June 11, 2015 2:21 pm  #9


Re: First Real Emergency Alert Aired On Local TV Wednesday

There's a great line "To a guy with a hammer, every problem is a nail" and that seems to be the way this was thought out.  I understand if it's a music station, but if the station itself is a news/talk outlet, or the tv station is in the middle of a newscast, it should be a condition of licence that they pass the bulletin infomration along in a timely fashion, and log the fact that they did, but to just have the cable company or broadcaster decide to unplug the feed for 20 seconds isn't only ridiculous, it's insulting.  


Madness takes its toll.  Please have exact change.
 
 

June 11, 2015 3:07 pm  #10


Re: First Real Emergency Alert Aired On Local TV Wednesday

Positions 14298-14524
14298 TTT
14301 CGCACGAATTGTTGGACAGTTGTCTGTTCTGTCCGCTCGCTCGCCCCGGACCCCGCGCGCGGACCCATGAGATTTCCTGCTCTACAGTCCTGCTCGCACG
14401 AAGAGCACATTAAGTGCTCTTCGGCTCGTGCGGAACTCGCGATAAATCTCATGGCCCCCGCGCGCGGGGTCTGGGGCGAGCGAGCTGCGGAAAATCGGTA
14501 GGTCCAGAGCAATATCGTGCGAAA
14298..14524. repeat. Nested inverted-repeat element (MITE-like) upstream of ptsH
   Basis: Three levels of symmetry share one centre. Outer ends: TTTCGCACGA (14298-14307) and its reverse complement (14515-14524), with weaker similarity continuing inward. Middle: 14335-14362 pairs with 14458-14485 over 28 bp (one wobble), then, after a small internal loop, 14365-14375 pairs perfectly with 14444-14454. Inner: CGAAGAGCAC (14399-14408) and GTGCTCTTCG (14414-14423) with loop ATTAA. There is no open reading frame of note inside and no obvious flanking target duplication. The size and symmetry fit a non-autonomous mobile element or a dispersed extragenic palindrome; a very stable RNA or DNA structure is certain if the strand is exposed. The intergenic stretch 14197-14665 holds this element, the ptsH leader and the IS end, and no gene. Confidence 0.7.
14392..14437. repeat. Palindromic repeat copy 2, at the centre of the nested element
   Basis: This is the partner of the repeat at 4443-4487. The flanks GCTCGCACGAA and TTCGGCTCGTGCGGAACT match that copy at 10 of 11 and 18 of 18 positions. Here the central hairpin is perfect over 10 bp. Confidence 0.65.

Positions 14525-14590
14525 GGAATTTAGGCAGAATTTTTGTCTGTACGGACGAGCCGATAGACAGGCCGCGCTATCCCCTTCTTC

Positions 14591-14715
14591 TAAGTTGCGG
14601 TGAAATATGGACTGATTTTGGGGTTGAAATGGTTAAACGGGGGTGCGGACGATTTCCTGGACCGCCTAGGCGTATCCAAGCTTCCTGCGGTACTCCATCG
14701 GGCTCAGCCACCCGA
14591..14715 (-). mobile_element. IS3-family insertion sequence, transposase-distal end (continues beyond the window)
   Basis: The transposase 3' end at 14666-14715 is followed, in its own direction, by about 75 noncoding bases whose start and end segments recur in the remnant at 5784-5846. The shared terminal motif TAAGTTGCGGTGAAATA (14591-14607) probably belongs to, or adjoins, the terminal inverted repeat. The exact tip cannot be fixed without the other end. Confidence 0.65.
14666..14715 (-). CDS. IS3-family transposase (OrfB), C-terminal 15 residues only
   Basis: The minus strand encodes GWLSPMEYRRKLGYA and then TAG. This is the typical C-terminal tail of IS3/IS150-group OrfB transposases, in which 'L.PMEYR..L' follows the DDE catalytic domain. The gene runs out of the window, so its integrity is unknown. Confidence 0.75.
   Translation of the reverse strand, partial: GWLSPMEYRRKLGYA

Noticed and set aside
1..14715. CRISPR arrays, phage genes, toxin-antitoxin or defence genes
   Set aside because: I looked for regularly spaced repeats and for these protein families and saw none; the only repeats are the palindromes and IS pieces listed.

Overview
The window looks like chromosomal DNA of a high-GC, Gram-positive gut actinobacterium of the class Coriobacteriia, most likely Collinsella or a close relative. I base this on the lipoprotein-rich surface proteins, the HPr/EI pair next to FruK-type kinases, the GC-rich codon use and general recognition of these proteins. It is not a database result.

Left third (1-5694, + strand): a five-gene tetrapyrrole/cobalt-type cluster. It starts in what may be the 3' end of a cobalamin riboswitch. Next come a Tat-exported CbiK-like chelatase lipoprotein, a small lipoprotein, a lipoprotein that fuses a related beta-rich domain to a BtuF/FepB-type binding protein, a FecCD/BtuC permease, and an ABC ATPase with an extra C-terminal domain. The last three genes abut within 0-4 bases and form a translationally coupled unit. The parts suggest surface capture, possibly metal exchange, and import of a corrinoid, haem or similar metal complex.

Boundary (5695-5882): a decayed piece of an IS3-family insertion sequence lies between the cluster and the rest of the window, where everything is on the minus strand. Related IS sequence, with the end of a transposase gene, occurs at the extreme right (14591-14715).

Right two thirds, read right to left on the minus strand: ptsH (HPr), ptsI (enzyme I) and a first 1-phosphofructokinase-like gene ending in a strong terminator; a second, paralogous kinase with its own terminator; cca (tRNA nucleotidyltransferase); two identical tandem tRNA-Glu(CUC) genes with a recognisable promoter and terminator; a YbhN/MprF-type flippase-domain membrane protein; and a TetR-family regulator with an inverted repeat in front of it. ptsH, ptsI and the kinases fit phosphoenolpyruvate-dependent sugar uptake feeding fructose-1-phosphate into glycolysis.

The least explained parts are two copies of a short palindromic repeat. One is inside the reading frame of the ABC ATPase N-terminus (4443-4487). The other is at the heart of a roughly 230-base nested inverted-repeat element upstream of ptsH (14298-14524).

Larry Fedoruk devoted the first half hour of his show on CKTB to this very thing Thursday. He was apparently inundated with angry tweets and emails from people who were pissed off by the constant interruptions. The listener complaints ranged from the robotic voice that some found hard to understand to the fact that, because the station's signal goes a long way, the alerts weren't meant for their immediate area, yet they kept hearing them. And some who were in the affected places were perturbed that the sun was shining when the weather warnings came and there was no sign of anything coming.

Fedoruk worries that if those in control of what he called "a new toy" continue to use it the way they did here, people will simply stop taking it seriously and tune out the message altogether, perhaps on the one occasion when something really is imminent. 

Larry agreed with some of the tweets, but explained it was out of his control and wondered if the system needs a lot of tweaking - especially since he spent a good part of his Wednesday show constantly updating the weather, essentially making the alert interruptions totally redundant.